The vice presidential debate: 6 healthcare takeaways

Vice President Mike Pence and Democratic vice presidential nominee and U.S. Sen. Kamala Harris contested the nation's COVID-19 response and the ACA during an Oct. 7 debate in Salt Lake City.

Six takeaways for healthcare leaders:


1. Moderator and USA Today Washington bureau chief Susan Page's first topic of the debate was the COVID-19 pandemic. Ms. Page questioned Mr. Pence on a Sept. 26 Rose Garden event that more than 30 people, including President Donald Trump, tested positive for COVID-19 after attending. Many attendees were not following CDC guidelines that recommend social distancing and mask wearing. Mr. Pence said people were tested before attending and that it was outdoors, "which all of our scientists regularly and routinely advise." 

2. Ms. Harris, like Mr. Biden did in the first presidential debate, argued that the Trump administration "still" lacked a plan on COVID-19, and didn't respond fast enough when they first learned about the coronavirus. She said a Biden administration would focus on a federal strategy and increase contact tracing and testing.

3. Ms. Page asked Mr. Pence, who chairs the White House Coronavirus Task Force, why the U.S. COVID-19 death toll — at more than 210,000 — is higher than most other wealthy countries. In response, he argued President Trump's decision to place constraints on travel from China in February slowed the spread of the virus and saved lives. He also argued it gave the country time to mobilize personal protective equipment and create testing. The COVID-19 pandemic is not under control in the U.S., with several states reporting record hospitalizations Oct. 6.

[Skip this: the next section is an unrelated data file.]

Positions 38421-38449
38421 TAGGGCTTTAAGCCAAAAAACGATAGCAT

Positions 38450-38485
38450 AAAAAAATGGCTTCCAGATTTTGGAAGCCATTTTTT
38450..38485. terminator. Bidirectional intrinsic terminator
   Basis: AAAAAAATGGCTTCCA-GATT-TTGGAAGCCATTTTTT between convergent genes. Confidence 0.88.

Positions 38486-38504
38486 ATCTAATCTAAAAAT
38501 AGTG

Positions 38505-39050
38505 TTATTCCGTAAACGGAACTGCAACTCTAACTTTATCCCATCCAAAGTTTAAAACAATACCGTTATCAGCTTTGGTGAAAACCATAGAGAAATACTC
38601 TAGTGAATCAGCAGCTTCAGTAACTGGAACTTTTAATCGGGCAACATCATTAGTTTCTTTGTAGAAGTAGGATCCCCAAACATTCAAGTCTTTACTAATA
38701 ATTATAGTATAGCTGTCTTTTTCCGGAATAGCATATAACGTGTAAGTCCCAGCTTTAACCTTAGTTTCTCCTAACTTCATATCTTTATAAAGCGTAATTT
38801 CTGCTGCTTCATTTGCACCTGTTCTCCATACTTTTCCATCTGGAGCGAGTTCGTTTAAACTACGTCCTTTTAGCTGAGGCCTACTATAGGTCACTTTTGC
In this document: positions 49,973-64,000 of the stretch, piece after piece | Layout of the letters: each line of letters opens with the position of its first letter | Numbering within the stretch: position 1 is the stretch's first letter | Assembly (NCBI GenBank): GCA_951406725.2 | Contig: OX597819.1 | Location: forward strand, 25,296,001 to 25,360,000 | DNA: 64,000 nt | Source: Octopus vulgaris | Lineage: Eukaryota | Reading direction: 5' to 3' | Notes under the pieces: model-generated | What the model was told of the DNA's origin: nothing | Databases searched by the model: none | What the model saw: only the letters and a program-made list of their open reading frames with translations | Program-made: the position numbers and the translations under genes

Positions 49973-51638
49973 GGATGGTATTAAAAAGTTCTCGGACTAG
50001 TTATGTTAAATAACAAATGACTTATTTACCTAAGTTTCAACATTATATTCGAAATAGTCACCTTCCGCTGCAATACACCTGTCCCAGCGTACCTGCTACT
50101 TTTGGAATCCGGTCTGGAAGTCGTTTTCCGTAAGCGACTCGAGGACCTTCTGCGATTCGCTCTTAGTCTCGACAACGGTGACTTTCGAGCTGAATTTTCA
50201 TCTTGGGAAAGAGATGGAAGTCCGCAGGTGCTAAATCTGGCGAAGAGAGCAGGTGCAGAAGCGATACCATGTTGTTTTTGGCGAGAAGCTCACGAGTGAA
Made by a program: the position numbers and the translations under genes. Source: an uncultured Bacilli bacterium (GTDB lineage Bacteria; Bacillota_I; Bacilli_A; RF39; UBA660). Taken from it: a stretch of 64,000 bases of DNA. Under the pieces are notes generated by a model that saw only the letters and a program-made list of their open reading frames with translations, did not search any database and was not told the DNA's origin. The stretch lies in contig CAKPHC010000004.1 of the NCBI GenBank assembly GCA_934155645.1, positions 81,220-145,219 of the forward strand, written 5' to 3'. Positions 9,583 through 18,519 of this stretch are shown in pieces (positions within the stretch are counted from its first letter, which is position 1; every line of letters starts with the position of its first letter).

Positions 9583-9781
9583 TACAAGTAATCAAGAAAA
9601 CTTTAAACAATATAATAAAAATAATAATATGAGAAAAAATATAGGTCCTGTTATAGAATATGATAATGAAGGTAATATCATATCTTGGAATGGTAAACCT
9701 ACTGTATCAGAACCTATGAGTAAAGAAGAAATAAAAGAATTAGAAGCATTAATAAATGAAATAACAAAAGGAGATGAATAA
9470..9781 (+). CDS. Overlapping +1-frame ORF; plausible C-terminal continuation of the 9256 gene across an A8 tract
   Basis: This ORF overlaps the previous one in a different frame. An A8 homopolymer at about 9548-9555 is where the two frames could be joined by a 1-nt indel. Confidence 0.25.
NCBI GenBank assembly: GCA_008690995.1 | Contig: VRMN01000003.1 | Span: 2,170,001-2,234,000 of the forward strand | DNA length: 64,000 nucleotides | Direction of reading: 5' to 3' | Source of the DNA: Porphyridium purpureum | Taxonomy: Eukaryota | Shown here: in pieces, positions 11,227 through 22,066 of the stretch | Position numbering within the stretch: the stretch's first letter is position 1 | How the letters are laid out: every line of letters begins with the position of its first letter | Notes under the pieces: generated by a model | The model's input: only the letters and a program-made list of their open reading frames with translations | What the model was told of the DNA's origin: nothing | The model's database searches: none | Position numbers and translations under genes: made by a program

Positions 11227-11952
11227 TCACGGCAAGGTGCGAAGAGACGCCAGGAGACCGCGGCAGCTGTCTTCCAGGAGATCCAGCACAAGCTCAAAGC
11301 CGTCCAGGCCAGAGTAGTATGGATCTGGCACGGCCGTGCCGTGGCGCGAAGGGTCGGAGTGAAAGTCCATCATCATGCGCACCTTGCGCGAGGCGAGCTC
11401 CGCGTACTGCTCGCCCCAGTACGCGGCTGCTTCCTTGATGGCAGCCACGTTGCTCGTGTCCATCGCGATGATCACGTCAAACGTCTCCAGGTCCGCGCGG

4. Ms. Harris and Mr. Pence took different stances on a COVID-19 vaccine. Mr. Pence cited his trust in the Trump administration's COVID-19 vaccine effort, Operation Warp Speed, and said tens of millions of COVID-19 vaccines will be ready by the end of the year. Many at-risk populations could get a vaccine as early as next spring, Moncef Slaoui, PhD, chief adviser to Operation Warp Speed, said Oct. 6, according to NPR. But CDC Director Robert Redfield, MD, has said a vaccine wouldn't be widely distributed until mid-2021 or later. Ms. Harris said she will be "the first in line" for a COVID-19 vaccine if physicians like Anthony Fauci, MD, director of the National Institute of Allergy and Infectious Diseases, back it, but wouldn't get a vaccine if President Trump advised it.

Access to health information

5. The topic of releasing presidential health information was brought up by Ms. Page, given President Trump's recent hospitalization with COVID-19 and conflicting information from White House physician Sean Conley, DO. Mr. Pence and Ms. Harris both agreed that Americans have the right to know their president's health information. 


6. Preexisting conditions were briefly addressed in the debate. Ms. Harris cited a lawsuit that the Supreme Court is set to hear a week after the November presidential election that seeks to overturn the ACA. The lawsuit is supported by the Trump administration. She said if the ACA is overturned, Americans will lose their preexisting condition protections under the ACA. She added that people under the age of 26 would no longer be covered under their parents' plan if the law is overturned. When Ms. Page asked Mr. Pence how the Trump administration would specifically protect preexisting conditions, he did not give an explanation. 

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